Query Store Fundamentals: How does Query Store Work?

In the previous post, we learned about the basics of the Query Store. In this session, we will learn how Query Store works behind the scenes.

When a query is submitted to the SQL Server, it checks if there is already a plan available for the query in the procedure cache. If the plan is not found, Query goes through the compilation and optimization phases.

The query is checked for recompilation. During this phase, if the plan in the procedure cache is not similar to the forced plan for that query (If the plan has been forced for that query), the query goes through the recompilation and a similar forced plan is generated (i.e, the forced plan is applied just like the PLAN Hint). If the plan in the cache is the same as the forced plan, it will go ahead and use the same plan.

Before the query executes, the query text and the query plan are stored in the plan store which is in-memory. This information is stored asynchronously. Once the query executes, the run time stats information is captured in the runtime stats store which is in memory as well and stored asynchronously. The runtime stats are captured in memory and flushed out to the Query Store schema asynchronously as per the Data Flush Interval (Minutes) settings for the Query store. The query text and the query plan information are sent to the Query store schema with minimal latency (Source: Microsoft). If there is memory pressure, the runtime stats information can be sent to the disk before hitting the data flush interval.

Based on the resource: https://docs.microsoft.com/en-us/sql/relational-databases/performance/how-query-store-collects-data?view=sql-server-ver15

Know the Query store settings and what each setting actually mean:

When you enabled Query Store, you cannot always depend on the defaults. It is very important to know what each of the setting means and why it is important to set it right based on your workload.

DATA_FLUSH_INTERVAL_SECONDS (type: bigint) determines how often the data that has been collected in the memory is flushed out to the disk and stored on the primary data file of the database and this is depended on the interval we chose. By default, the interval is 15 minutes.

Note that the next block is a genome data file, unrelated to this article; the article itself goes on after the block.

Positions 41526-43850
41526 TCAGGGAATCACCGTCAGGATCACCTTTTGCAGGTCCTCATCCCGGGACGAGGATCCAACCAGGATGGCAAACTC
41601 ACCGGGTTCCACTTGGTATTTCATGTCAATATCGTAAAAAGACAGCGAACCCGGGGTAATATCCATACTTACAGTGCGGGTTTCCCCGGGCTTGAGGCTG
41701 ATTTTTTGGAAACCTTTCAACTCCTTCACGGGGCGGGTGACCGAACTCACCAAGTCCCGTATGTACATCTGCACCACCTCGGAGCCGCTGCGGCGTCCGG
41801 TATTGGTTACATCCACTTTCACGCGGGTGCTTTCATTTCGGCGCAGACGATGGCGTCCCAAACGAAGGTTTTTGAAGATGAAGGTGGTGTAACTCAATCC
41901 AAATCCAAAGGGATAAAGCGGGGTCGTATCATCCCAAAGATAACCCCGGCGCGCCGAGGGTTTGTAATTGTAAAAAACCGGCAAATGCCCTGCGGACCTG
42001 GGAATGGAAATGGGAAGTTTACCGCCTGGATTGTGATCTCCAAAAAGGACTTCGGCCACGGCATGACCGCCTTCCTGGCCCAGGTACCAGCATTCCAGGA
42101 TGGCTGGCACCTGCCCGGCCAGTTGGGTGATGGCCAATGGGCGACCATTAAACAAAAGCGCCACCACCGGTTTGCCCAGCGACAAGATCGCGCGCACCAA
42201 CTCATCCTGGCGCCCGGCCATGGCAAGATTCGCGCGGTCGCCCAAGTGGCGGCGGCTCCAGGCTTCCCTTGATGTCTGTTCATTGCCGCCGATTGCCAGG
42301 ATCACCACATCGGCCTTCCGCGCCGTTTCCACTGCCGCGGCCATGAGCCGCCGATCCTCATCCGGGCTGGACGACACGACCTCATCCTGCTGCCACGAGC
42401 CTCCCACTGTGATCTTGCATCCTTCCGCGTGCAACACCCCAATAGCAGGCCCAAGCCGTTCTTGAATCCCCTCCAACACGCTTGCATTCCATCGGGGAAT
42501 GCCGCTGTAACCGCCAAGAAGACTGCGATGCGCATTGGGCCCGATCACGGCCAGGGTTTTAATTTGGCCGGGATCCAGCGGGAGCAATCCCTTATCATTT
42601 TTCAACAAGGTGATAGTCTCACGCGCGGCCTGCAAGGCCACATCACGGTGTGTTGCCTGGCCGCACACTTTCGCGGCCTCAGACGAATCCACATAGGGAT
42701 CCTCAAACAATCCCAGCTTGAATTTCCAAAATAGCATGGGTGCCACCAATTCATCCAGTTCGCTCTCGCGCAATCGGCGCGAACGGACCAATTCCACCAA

CLEANUP_POLICY determines how long you want the Query Store to save the data. The default is 30 days (STALE_QUERY_THRESHOLD_DAYS) which can be changed as per your needs.

MAX_STORAGE_SIZE_MB (bigint) determines the amount of space the Query Store can use. By default, it is 100MB for SQL Server 2016/2017. For SQL Server 2019, the default size is 1GB. Remember that, the size of the max storage size is checked when ever the data is flushed to disk based on the interval settings. If the size is full meanwhile, the query store will to be changed to read-only mode. If you chose the SIZE_BASED_CLEANUP_MODE is set then the cleanup mechanism is triggered automatically. Once the cleanup is completed, the Query Store will be change back to read-write (Source: Microsoft Docs)

INTERVAL_LENGTH_MINUTES is the interval where the runtime statistics are aggregated. If we capture the runtime stats for every query individually, that will fill up the Query store size pretty quickly. For that reason, the aggregate information is collected. For example, if you have a query being run 100 times in the interval of 15 minutes, there is only one entry and one row allocated for this query with the aggregated information between that interval. Lets say the interval number is 1. The next interval number 2 starts after 15minutes. For that interval number 2, if the same query runs again, it will get a single row entry no matter how many times it executes during that interval number 2.

SIZE_BASED_CLEANUP_MODE is AUTO by default. The cleanup process will be automatically triggered when the MAX size of the Query Store reaches 90%. This option helps Query store not to go to read only mode. This process cleans up the oldest queries and the least expensive data first. It is suggested not to turn off this option.

Summary:

In this blog post, we learnt about how the Query Store actually works. We are going to see the advancements made to the Query store feature in SQL Server 2022, which we are going to learn in the coming blog posts.

It is important to know what and how we setup the options and settings for the Query store. For the Azure SQL database, once the defaults are applied and enabled it is difficult to change these configuration values without effecting the Query store operations. Remember, the Query store cannot be disabled on the Azure SQL database and elastic pool.

Thanks for reading!

Resources:

  1. https://docs.microsoft.com/en-us/sql/relational-databases/performance/best-practice-with-the-query-store?view=sql-server-ver15
  2. https://docs.microsoft.com/en-us/sql/t-sql/statements/alter-database-transact-sql-set-options?view=sql-server-ver15
  3. https://docs.microsoft.com/en-us/sql/relational-databases/performance/how-query-store-collects-data?view=sql-server-ver15

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